A typical day for beautiful golden Labrador retriever, Kendra, is waking up next to her loving master, followed by donning her full regalia of harness, leash, and ID tags, which reveals her professional role.
Kendra is a professional guide dog, and her job is to guide her master to various places—office, lunch, and the gym among others.
She is extensively trained from the tender age of two months old to be well behaved while at work as well as confidently and safely assist her master in crossing busy traffic junctions and through crowded sidewalks and shopping malls. Kendra and her master travel all over our sunny island on buses, trains, taxis, and even on board a plane at times. When they are not on the move, Kendra quietly tucks herself under Mr Kua’s chair and takes a little snooze to recharge for the next adventure.
Kendra, however, is currently a rare sight in Singapore. She is the only guide dog in Singapore now. Kendra is a generous donation from The Guide Dogs for the blind INC. (GDB) based in America, who hopes to see mobility of Singaporean visually impaired improve through the use of guide dogs.
But thanks to The Guide Dogs Association of the Blind in Singapore (GDAB), Kendra would not be alone much longer. Arrangements are currently made for more guide dogs to arrive in the coming months.
He added: “Guide dogs are especially important in Singapore as our fast pace of life often means family members or passersby do not have the time to help a sight challenged person cross the road or get to the place he or she would like to go.”
Mr. Kua is deeply passionate about helping fellow visually challenged individuals be able to lead independent and more productive lives. He has been campaigning for the lawful use of guide dogs by the visually impaired in Singapore for more than three decades.
In 1982, Mr. Kua brought an Australian trained guide dog to Singapore but had to return it, as the culture here, such as establishments and public transport, was extremely unreceptive of a guide dog. Saddened but not discouraged, Mr. Kua continued to lobby for improvements in public areas for the use of guide dogs so that the visually impaired of Singapore may better travel about.
Finally, in 2005, Mr. Kua came together with a few philanthropic friends bound by their love of dogs and their compassion for the visually impaired, and formed GDAB. Their vision is to provide a high level of quality care for the visually impaired by providing a trained guide dog for suitable individuals, as well as to make changes in our environment to integrate guide dogs. The GDAB also hopes to raise funds for professionally trained mobility instructors to provide continual support to beneficiaries and their guide dogs after training.
Since 2005, GDAB has improved the infrastructural support for the use of guide dogs in Singapore. For one, they obtained approval from the authorities, allowing guide dogs to live in HDB flats (public housing), where usually only small dogs are allowed as pets. Also, through GDAB’s continuous lobbying, guide dogs are now exempted from legislations that prohibit the entry of animals into food establishments and onto public transport.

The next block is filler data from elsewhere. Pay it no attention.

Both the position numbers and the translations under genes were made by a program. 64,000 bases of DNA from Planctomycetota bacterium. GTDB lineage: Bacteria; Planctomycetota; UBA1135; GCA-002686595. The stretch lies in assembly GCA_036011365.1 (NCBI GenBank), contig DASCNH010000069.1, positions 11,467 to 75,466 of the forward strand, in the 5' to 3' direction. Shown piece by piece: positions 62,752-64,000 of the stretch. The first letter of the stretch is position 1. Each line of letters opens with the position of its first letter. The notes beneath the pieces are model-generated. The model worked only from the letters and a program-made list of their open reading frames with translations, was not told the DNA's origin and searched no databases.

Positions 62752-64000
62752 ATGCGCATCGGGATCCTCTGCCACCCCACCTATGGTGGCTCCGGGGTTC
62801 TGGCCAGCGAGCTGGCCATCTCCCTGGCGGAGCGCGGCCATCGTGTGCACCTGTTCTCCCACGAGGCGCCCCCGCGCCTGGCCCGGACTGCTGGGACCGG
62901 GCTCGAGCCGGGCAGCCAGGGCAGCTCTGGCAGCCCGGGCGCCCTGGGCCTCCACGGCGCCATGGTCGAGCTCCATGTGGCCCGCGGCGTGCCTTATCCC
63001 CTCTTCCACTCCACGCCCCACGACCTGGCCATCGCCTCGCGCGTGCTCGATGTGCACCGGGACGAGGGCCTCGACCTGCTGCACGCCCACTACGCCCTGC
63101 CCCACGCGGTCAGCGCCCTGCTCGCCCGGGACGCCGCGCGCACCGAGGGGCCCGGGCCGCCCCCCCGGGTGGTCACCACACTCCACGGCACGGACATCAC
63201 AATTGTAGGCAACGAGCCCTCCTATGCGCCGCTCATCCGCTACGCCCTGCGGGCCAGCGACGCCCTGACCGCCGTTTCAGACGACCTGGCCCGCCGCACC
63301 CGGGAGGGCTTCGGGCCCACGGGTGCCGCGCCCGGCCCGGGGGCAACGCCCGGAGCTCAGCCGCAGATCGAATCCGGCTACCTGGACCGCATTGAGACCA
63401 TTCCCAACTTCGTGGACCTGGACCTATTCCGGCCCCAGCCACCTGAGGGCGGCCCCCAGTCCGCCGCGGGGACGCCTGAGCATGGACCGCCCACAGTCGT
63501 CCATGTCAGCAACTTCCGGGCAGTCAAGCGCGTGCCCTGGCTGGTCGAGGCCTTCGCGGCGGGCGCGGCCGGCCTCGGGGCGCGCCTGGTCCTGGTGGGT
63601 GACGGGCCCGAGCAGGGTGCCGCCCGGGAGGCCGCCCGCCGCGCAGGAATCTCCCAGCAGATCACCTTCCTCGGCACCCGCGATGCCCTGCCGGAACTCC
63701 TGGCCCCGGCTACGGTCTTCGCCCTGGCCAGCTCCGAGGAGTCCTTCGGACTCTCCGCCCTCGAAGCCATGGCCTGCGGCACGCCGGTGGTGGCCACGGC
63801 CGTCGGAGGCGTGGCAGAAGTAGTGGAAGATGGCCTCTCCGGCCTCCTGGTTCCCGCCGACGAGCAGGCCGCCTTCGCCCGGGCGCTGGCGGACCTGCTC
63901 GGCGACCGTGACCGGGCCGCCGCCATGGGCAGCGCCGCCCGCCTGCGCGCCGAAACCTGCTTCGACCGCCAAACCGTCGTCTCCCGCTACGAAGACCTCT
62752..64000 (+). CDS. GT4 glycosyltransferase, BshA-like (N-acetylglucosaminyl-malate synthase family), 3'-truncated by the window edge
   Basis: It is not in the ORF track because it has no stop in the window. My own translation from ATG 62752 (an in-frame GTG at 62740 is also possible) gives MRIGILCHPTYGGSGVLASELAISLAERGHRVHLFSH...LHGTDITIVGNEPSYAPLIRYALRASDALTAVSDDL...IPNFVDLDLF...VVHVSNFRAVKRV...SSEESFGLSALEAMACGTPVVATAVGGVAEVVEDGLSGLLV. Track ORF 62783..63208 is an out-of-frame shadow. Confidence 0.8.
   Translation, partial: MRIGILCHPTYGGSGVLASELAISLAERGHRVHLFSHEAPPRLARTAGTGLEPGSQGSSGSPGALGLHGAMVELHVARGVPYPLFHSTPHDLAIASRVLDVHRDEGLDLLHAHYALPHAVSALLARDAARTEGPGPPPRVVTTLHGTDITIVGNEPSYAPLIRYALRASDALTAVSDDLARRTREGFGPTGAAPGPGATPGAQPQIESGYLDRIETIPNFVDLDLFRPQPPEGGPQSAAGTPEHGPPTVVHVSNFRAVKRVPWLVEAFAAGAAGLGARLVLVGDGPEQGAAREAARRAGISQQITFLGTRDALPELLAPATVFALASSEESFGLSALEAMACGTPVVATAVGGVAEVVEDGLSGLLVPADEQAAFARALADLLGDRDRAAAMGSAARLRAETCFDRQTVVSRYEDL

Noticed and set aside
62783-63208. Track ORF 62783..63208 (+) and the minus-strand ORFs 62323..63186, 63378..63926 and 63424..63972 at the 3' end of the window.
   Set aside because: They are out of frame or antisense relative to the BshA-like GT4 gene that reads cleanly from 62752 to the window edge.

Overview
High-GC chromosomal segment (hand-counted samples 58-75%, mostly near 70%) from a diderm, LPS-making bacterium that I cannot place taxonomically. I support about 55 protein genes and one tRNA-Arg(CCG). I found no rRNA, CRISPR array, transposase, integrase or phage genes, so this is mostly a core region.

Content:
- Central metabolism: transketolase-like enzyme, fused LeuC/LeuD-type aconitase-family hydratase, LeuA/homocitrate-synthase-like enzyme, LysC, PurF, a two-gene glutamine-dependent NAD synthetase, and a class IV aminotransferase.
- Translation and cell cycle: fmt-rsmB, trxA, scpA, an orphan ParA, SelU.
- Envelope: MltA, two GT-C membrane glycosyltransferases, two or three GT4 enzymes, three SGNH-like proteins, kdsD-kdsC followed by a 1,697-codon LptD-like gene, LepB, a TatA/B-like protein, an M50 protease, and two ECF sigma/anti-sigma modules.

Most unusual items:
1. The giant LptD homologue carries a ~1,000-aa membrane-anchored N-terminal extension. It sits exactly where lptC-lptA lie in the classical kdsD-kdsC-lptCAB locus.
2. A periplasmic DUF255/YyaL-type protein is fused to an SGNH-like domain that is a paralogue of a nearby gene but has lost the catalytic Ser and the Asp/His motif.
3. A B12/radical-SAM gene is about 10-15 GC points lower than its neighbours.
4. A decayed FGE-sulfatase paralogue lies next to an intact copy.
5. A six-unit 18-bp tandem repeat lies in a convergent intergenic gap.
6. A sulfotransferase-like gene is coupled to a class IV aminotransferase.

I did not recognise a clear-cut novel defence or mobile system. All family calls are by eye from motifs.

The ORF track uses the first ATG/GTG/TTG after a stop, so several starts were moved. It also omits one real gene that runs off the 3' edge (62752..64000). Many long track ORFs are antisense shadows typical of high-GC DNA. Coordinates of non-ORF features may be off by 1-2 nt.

Nonetheless, more doors need to be opened for the ease of guide dogs use in Singapore. GDAB still has much work ahead of them as they aim to make Singapore a friendlier city for the visually impaired. Currently, some of GDAB’s projects are working on raising awareness in the general public through school and community talks as well as visiting businesses and service providers like hotels and hospitals all over the country to invite them to be guide dogs-friendly establishments.
According to Mr Kua, the challenges of having a guide dog now are similar to that of 28 years ago. Although media interviews have helped broaden awareness and access to guide dogs here has improved, there is still much to be done to educate the public about the legislation in order to ease the use of guide dogs in Singapore.
For example, people are still afraid that guide dogs may bite them and taxi drivers fear that guide dogs may dirty their taxis. All these misperceptions are largely due to lack of awareness—the general public would often label a guide dog as just another pet. Most are unaware that guide dogs are even better behaved as they are professionally trained to help enhance the lives of their visually impaired owners.
In the past, Mr Kua, a very active sportsman, was reluctant to visit the gym in fear that it would inconvenience others who might worry for his safety. Because of the many fitness equipments there, people would often stop their work out fearing Mr Kua’s white cane would get caught and he would fall or jam the equipment.
Now with the help of Kendra, he could now confidently and safely make his way around them in the gym. Additionally, his social life blossomed whiles taking Kendra downstairs to relieve herself—he got to know more of his neighbours.
There looks to be a happy ending for Mr. Kua’s dream of enabling the visually impaired to enjoy life better through the use of guide dogs. Now, in partnership with the guide dogs school in America and with the expertise of GDAB’s board members, which includes veterinarians, opthalmologists and lawyers, what was once a dream is slowly but surely turning into reality.
To find out more or if you wish to lend a helping hand to GDAB, please visit GDAB at http://www.guidedogs.org.sg/.